Feathered Friends

Feathered Friends

Alongside the handful of bird-related holidays in February, there is also National Wildlife Day. One of the ways you can support wild birds, and wildlife in general, is through symbolic animal adoption; sponsoring an animal through wildlife adoptions helps support global efforts to protect wild animals and their habitats. In keeping with February’s avian focus, here are some of the birds you can adopt or sponsor through organizations like the WWF.

Blue-Footed Booby
Blue-footed Booby
Blue-Footed Bobby. (source : Pinterest).

These birds are found on various islands off the Pacific coast of South America; they survive on a fish diet. Boobies live about seventeen years and have a wingspan of nearly five feet; they use their vibrant blue feet during mating rituals.

Flamingo
Flamingo
Flamingo. (source : Pinterest).

These beautiful long-legged birds live in large flocks that can number in the thousands; their unique bills help them eat by plunging their upside-down heads and filtering for shrimp. The shrimp is what gives flamingos their bright pink color.

Golden Eagle

Golden Eagle
Golden Eagle. (source : Pinterest).

This beautiful raptor has dark brown feathers on its body and striking gold feathers on its head and neck. They can fly hundreds of miles when foraging for food; the males also make use of aerial performance during courtship.

Harpy Eagle
Harpy Eagle
Harpy Eagle. (source : Pinterest).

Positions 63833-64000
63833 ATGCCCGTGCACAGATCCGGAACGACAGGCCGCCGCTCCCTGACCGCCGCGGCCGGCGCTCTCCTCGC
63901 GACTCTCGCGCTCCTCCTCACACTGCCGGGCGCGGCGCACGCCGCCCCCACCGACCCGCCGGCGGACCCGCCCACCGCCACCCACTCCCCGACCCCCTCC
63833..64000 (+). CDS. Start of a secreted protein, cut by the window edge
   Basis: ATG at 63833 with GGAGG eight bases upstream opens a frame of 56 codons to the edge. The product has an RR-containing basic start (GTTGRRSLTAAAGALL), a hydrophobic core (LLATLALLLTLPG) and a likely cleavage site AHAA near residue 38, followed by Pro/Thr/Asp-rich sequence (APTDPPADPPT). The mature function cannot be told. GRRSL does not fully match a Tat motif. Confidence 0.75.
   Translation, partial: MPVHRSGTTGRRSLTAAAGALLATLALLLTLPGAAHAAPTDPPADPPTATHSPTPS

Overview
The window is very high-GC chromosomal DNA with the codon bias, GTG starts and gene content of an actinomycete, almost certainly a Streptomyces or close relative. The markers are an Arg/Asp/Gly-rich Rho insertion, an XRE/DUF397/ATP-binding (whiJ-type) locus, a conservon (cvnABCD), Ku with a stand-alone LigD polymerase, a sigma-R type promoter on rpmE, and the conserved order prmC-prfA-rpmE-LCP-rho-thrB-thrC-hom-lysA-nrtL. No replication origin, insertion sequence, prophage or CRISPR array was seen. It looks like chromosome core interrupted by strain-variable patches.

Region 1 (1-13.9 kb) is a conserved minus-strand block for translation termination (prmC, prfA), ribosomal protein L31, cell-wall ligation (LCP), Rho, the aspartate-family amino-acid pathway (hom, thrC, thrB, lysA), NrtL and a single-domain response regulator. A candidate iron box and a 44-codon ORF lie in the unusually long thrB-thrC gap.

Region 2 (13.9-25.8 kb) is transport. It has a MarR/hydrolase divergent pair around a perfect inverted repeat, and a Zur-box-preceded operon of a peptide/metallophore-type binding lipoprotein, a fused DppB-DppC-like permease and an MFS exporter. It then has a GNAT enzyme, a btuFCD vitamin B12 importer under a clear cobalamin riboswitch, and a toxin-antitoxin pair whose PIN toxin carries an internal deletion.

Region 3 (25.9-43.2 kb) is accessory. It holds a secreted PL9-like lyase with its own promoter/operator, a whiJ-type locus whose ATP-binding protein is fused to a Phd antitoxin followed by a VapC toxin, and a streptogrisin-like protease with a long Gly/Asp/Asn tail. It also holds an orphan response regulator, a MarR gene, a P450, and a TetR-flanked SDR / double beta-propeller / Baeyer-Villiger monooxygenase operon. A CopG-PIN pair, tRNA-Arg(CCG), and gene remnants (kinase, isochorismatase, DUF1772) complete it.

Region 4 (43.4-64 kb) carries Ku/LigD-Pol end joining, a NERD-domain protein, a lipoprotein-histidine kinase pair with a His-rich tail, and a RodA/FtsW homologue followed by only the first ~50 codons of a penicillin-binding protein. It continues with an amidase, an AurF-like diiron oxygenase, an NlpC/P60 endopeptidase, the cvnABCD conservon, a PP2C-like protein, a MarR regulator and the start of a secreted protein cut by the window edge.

Harpy eagles are a key indicator of a forest ecosystem’s health; healthy harpy eagle populations tend to indicate abundant prey. They mate for life, often using the same nest year after year; these large nests are built in huge trees at least ninety feet off the ground.

 Kingfisher

Kingfisher
Kingfisher. (source : Pinterest).

These birds keep clean by diving into the water and then dry off by preening their feathers in the sun; they have fantastic vision and hunt by quickly diving for fish that swim into their view, returning to their perches afterward. During courtship, kingfishers may choose a nesting site together; these are usually along a bank and safe from flooding.

Red-Footed Booby
Red-footed Booby
Red-footed Booby. (source : Pinterest).

These birds inhabit tropic and subtropic areas of the Atlantic, Pacific, and Indian Oceans; they survive on a diet of fish and small octopi. Since they spend most of their time flying over water to feed they are rarely seen by humans.

Red-Tailed Hawk

Red-tailed Hawk
Red-Tailed Hawk. (source : Pinterest).

These raptors are the most common hawks in North America; their populations are great in winter because migratory birds will migrate north to join the sedentary population. Their broad, rounded wings help them glide effortlessly through the air; when hunting, they perch high above the ground swooping down to capture prey.

 Snowy Owl

Snowy Owl
Snowy Owl. (source : Pinterest).

These vibrant white owls inhabit areas like the North American tundra, southern Scandinavia, and northern Russia; during the winter, they are sometimes even found in the US Great Plains. They have keen eyesight that makes them well-suited for night-hunting; their flight feathers have soft, downy tips that enable them to hunt noiselessly through the bleak tundra.

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